Junior ROTC students learn leadership skills at Fort Gordon summer camp


A five-story monolith towers above the Fort Gordon landscape as a high school student pulls a rope taut in her hand and leans back over the edge of the wall. An instructor guides her as she faces her fear of heights and leaps, kicking out and gliding down the face of the wall.

Hundreds of high school Junior Reserve Officers’ Training Corps students descended upon Fort Gordon and down from the rappel tower last week during the annual summer camp, Camp Semaphore. Wal’Teyonna Bryant, a T.W. Josey High School sophomore, signed on for the camp and conquered her trepidation.

“I got to face my fears,” she said. “A lot of my friends back at school didn’t think I could do it. I’m afraid of heights but I got up and did it.”

The weeklong camp gave the cadets a glimpse into military training and the life of a soldier. Students from more than a dozen Georgia high schools attended, including some from as far away as Swainsboro.

According to Fort Gordon, the camp provides cadets a challenging, meaningful and practical learning experience while developing leadership, teamwork and citizenship skills. It also builds self-confidence and discipline through hands-on adventure and team-building training exercises.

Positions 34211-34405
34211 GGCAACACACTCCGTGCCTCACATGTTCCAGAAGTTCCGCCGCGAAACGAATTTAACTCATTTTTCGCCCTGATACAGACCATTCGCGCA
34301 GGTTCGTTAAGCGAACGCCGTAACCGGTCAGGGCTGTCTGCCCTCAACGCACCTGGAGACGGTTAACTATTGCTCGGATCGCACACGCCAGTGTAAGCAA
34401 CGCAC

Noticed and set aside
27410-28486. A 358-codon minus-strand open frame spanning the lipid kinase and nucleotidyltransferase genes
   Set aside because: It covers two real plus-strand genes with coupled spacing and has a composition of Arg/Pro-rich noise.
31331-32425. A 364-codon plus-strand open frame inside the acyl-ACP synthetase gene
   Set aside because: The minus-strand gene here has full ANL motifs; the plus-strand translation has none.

Cadets were organized into military units and were mixed between schools, serving as an example of military service with people from different parts of the nation. Alexiss Gaines, an Academy of Richmond County sophomore in the Army Junior ROTC, served the role of company commander for A Company.

“It’s a really fun experience,” she said. “Back at school we argue with each other but out here we have to work together. It’s great to get out of the house and get to meet new people.”

An obstacle course forced cadets to work together. A team is given a set of wooden beams and a cargo box. The items and each cadet must traverse the obstacle without anything touching the ground.

The camp gave the students a glimpse into life in other branches of the service.

“Their commands are different and it was kind of confusing at first,” said Wal’Teyonna, who is in the Air Force Junior ROTC. “It’s like learning a foreign language, but we get to learn different techniques and leadership skills.”

Both Alexiss and Wal’Teyonna said they plan to join the military out of high school in their Junior ROTC service branch.

Reach Thomas Gardiner at (706) 823-3339 or thomas.gardiner@augustachronicle.com.